55. COR Clearing, standing in the shoes of Nobilis and Beaufort, provided a benefit
to Defendants in the form of the shares of stock sold, which ultimately came under the ownership
of Calissio. It also provided a benefit in the form of the over $4 million debited by DTCC, some
or all for the benefit of Calissio.
56. Defendants also received and accepted the benefit of the shares from Nobilis and
Beaufort, and some or all of the over $4 million from COR Clearing.
57. Calissio admitted, by and through its President, that it was not entitled to this
dividend from Nobilis or COR Clearing.
58. Because no dividend was owed to Calissio for the shares sold by COR Clearing
on behalf of Nobilis and Beaufort, it would be inequitable and unjust for Defendants to retain the
over $4 million it debited from COR Clearing, through DTCC.
59. COR Clearing is entitled to restitution in an amount equal to the amount debited
by DTCC, over $4 million.
60. In addition to all other forms of relief, COR Clearing seeks injunctive relief
precluding Defendants from disposing of the amount Calissio charged in dividends to COR
Clearing, because COR Clearing is likely to succeed on the merits of this claim, COR Clearing
would be irreparably harmed if Defendants were to prevent COR Clearing from being able to
recover this money after a favorable judgment, and preventing Defendants from succeeding in its
fraud is in the public interest.
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COMPLAINT
THIRD CLAIM FOR RELIEF
(Fraud by Plaintiff Against Defendants)
61. COR Clearing incorporates each and every allegation set forth above as if set
forth fully herein.
62. Calissio and Carter omitted from any public press releases that Calissio issued
hundreds of millions of shares of stock after the June 30, 2015 record date.
63. Calissio and Carter intentionally omitted this material fact knowing that it would
cause confusion among record shareholders, and would make it easier for Calissio to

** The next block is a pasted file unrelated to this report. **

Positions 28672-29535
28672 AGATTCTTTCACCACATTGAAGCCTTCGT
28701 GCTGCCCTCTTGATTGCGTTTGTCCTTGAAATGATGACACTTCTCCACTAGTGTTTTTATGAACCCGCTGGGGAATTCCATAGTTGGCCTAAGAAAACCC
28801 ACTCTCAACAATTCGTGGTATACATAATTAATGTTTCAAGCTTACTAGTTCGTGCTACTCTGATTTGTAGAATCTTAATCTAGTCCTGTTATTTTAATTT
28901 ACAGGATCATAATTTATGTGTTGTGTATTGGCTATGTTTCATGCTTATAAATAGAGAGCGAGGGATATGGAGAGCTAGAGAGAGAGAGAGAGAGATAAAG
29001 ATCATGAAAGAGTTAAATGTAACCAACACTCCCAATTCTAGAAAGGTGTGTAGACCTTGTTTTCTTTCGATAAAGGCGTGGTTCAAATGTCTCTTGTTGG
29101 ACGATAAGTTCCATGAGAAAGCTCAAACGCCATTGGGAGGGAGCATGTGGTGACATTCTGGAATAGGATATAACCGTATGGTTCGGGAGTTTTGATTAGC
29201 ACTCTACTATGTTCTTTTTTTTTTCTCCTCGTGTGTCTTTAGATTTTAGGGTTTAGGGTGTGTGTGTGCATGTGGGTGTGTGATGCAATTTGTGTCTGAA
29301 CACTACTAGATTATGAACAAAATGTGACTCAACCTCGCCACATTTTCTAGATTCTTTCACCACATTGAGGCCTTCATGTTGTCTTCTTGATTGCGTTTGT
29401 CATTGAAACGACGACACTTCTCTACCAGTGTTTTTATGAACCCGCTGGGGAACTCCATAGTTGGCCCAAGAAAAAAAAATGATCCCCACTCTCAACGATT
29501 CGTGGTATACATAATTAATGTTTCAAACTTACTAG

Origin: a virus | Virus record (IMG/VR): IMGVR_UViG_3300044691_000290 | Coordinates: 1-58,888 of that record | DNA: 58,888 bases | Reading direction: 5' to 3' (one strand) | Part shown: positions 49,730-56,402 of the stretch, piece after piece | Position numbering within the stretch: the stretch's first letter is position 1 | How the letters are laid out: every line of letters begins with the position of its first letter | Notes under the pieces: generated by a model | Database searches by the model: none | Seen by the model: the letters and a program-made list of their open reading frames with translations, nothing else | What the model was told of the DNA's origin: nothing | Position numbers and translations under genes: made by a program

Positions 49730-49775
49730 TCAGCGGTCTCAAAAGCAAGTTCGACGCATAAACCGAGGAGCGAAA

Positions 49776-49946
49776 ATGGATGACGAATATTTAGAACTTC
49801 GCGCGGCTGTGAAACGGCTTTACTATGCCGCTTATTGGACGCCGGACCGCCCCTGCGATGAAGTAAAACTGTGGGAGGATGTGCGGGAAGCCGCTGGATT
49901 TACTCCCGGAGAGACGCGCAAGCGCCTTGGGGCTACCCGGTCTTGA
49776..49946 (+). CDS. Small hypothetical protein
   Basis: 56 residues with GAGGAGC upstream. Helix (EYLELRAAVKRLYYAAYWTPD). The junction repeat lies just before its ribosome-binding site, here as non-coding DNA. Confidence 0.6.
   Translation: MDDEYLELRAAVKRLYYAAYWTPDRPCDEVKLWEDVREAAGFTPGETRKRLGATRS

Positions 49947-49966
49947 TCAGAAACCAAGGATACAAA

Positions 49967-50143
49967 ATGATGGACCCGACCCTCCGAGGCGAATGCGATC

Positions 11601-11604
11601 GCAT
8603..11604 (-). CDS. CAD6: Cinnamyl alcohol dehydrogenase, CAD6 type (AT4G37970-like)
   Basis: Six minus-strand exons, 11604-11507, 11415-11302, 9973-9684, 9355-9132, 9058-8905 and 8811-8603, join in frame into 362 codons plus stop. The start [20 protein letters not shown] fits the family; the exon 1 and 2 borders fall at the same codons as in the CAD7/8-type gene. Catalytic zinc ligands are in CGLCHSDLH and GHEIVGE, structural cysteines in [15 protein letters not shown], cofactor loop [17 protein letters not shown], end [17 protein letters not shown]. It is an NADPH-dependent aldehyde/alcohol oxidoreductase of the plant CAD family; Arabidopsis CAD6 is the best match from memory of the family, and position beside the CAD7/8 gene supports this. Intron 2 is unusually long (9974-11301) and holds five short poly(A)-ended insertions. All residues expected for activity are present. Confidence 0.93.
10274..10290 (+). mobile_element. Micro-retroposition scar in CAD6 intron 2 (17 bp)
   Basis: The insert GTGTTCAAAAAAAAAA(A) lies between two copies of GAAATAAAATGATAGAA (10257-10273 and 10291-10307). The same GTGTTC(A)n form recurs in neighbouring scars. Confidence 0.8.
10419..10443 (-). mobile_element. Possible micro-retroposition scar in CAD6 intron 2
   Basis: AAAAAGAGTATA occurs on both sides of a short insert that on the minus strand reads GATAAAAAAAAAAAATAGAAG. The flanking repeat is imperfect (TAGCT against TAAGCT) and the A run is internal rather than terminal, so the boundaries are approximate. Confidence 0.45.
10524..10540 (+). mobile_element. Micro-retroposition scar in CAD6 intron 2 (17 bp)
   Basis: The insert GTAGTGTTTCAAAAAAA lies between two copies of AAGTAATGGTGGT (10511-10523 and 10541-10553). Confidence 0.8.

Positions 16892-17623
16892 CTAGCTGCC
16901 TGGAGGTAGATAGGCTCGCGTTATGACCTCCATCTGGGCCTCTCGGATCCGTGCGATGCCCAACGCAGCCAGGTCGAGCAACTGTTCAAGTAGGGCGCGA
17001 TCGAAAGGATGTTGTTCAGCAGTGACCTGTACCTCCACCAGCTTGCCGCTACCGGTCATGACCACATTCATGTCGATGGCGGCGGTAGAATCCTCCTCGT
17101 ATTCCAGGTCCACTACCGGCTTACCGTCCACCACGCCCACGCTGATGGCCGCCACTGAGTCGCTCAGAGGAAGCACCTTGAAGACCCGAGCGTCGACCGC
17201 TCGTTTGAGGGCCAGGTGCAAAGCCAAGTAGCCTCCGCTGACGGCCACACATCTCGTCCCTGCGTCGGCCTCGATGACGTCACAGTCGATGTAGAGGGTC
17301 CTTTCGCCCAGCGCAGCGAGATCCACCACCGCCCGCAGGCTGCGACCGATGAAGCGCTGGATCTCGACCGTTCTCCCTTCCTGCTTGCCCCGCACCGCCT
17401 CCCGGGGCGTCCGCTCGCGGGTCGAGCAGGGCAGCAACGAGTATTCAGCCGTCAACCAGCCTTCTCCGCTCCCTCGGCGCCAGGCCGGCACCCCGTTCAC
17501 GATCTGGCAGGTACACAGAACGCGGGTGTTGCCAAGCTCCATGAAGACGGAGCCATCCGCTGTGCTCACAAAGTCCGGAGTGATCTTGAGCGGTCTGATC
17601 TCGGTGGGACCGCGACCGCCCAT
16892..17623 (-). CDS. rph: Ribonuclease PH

misrepresent the dividend eligibility of 80% of the outstanding shares.
64. Then, Calissio and Carter took advantage of this confusion by allowing DTCC,
pursuant to its usual procedures, to provide Calissio with dividends from dividend-ineligible
shares. Calissio and Carter intentionally omitted this information in order to deceive and gain
access to funds to which they were not entitled. Having omitted this information, Defendants
then pursued and obtained payments from entities, such as Nobilis, Beaufort, and COR Clearing,
that had sold these dividend-ineligible shares to Calissio before the ex-dividend date.
65. Although Defendants knew that DTCC was improperly providing Calissio with
the dividends for these dividend-ineligible shares, Defendants did nothing to rectify this
circumstance, but rather allowed DTCC to continue to provide Calissio with funds to which they
knew it was not entitled.
66. Nobilis—and thus COR Clearing, who stood in the shoes of Nobilis for the sale to
Calissio—sold its shares of Calissio stock back to Calissio for a lower price than it otherwise
would have, relying on its reasonable and correct belief that these shares were not eligible for
dividends. This is evidenced by the fact that the net proceeds for the sale of shares were only
$700,000, while the dividends were over $3.3 million.
67. The same fraud was perpetrated against Beaufort, resulting in wrongful retention
of dividends in the amount of nearly $700,000.
68. For its part in this fraudulent scheme, Calissio issued the dividend-ineligible
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COMPLAINT
stocks, omitted material information about dilutive share issuances, and misrepresented the
dividend eligibility of the shares. It then reaped the rewards of its fraud by collecting dividends
on the dividend-ineligible shares, and attempted to cover up the scheme when discovered, by
feigning a “glitch” in the system.
69. For his part in this fraudulent scheme, Adam Carter, as president of Calissio,